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LA Has a Plan to Legalize Bootleg Apartments

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The city is moving ahead with a long-proposed amnesty plan for illegal apartments

The LA City Council has approved a plan to keep many illegal housing units on the rental market. The amnesty program will make it easier for landlords caught renting illegal units to continue housing those tenants. Originally proposed in 2014, this bill seeks to better address the hundreds of illegal units that building inspectors find each year throughout Los Angeles.

Between 2010 and 2015, inspectors cited 2,560 of these units, reports MyNewsLA, and 201 were eventually brought up to codes and legalized, but 1,765 were taken off the market—and their occupants evicted. This may not seem like many units in the grand scheme of things, but estimates suggest their loss held back the city's net housing creation by almost 10 percent, and the city can't afford to lose a single unit as it is. Under current laws, landlords must pay $20,000 for a zoning variance to bring illegal units into compliance. That makes it tough to justify keeping a tenant around.

The new law that the council has asked the city attorney to begin drafting would only apply to certain illegal units—specifically "bootlegged" units that make use of non-residential space in multifamily buildings. This doesn't include any of the granny shacks or converted single-family garages that also house a huge number of residents citywide. In order to qualify for amnesty, landlords must provide proof that their bootlegged units existed prior to December 10, 2015. This, of course, is meant to exclude any opportunistic landlords who heard about the new law and thought, "Illegal units! Why didn't I think of that?"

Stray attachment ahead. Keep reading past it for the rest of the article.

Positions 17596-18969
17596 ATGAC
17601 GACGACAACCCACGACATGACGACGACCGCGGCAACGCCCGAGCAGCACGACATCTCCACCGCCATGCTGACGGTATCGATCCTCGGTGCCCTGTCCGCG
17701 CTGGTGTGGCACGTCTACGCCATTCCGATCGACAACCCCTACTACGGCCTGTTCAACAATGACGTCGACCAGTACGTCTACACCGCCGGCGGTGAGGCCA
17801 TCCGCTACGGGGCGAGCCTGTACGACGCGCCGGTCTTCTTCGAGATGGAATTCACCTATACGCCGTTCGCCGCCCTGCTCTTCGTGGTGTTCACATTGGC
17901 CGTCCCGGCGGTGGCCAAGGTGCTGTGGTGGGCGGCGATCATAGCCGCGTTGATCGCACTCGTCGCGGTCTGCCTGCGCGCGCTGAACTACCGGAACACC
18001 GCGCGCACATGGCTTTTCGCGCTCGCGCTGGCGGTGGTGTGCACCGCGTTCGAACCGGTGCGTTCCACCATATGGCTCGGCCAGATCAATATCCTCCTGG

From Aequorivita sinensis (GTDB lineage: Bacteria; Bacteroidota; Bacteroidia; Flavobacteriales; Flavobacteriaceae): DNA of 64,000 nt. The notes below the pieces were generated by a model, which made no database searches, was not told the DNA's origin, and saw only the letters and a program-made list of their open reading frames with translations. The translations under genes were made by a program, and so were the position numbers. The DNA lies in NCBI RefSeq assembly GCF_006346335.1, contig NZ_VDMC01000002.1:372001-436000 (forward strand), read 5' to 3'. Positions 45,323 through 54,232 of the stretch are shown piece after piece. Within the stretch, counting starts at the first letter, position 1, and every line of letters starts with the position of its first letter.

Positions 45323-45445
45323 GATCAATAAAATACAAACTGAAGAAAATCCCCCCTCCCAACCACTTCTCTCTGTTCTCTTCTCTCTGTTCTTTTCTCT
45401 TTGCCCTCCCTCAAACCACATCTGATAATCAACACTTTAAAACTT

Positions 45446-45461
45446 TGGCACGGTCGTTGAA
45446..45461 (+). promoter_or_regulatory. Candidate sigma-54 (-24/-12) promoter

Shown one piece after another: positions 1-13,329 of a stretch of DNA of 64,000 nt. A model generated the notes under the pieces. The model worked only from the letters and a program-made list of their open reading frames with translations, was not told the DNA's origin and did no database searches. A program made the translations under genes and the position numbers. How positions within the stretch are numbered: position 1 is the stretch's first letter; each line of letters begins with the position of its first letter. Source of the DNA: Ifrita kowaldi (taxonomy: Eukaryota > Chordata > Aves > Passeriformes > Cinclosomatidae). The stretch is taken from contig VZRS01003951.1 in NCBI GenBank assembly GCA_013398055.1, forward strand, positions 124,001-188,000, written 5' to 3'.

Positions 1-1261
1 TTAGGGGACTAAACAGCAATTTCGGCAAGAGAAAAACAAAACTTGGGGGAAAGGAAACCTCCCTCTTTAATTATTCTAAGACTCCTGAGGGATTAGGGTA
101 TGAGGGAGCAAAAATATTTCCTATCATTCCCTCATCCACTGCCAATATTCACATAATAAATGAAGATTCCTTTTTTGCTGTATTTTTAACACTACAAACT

More controversially, property owners looking to get bootlegged apartments exempted will have to agree to make the units affordable to moderate or lower income earners for the next 55 years. It's a big commitment, and some landlords have said they're unwilling to accept these terms. "No one is going to apply," said apartment Association of Greater Los Angeles board member Harold Greenberg in a story by the LA Times last month. Of course, the city hopes that when faced with the prospect of having a tenant paying affordable rent versus no tenant at all, most landlords will decide to suck it up.